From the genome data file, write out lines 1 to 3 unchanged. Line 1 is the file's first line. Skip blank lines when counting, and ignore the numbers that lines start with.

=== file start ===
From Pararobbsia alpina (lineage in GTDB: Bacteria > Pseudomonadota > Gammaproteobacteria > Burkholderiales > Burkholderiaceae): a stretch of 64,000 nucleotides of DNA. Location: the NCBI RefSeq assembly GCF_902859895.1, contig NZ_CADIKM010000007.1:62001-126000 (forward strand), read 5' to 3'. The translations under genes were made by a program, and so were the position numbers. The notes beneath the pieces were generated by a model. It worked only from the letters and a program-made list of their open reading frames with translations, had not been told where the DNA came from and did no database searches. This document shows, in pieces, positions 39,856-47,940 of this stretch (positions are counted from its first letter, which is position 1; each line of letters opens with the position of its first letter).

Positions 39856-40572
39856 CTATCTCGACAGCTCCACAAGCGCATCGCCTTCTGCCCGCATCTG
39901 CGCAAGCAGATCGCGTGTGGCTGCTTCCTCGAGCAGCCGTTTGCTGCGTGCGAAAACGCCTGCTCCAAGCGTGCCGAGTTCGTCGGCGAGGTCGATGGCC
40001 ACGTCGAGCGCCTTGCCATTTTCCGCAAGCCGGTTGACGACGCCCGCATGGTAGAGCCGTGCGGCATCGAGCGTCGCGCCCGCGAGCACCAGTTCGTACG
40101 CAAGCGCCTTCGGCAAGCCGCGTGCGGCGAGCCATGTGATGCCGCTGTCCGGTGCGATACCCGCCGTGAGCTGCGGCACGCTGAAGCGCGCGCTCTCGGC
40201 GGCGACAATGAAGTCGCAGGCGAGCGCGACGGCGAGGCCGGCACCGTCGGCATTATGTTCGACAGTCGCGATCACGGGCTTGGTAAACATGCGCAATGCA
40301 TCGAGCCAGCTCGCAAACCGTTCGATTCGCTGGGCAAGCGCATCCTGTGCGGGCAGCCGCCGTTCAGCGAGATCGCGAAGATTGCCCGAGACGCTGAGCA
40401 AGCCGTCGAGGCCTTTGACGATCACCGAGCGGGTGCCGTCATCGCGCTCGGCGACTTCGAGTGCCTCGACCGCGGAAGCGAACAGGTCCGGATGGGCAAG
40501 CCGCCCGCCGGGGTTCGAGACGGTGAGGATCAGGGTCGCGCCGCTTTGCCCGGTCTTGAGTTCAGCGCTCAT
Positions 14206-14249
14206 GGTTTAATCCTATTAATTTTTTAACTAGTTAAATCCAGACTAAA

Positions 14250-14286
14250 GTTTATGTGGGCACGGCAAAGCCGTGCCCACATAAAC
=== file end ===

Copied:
From Pararobbsia alpina (lineage in GTDB: Bacteria > Pseudomonadota > Gammaproteobacteria > Burkholderiales > Burkholderiaceae): a stretch of 64,000 nucleotides of DNA. Location: the NCBI RefSeq assembly GCF_902859895.1, contig NZ_CADIKM010000007.1:62001-126000 (forward strand), read 5' to 3'. The translations under genes were made by a program, and so were the position numbers. The notes beneath the pieces were generated by a model. It worked only from the letters and a program-made list of their open reading frames with translations, had not been told where the DNA came from and did no database searches. This document shows, in pieces, positions 39,856-47,940 of this stretch (positions are counted from its first letter, which is position 1; each line of letters opens with the position of its first letter).

Positions 39856-40572
39856 CTATCTCGACAGCTCCACAAGCGCATCGCCTTCTGCCCGCATCTG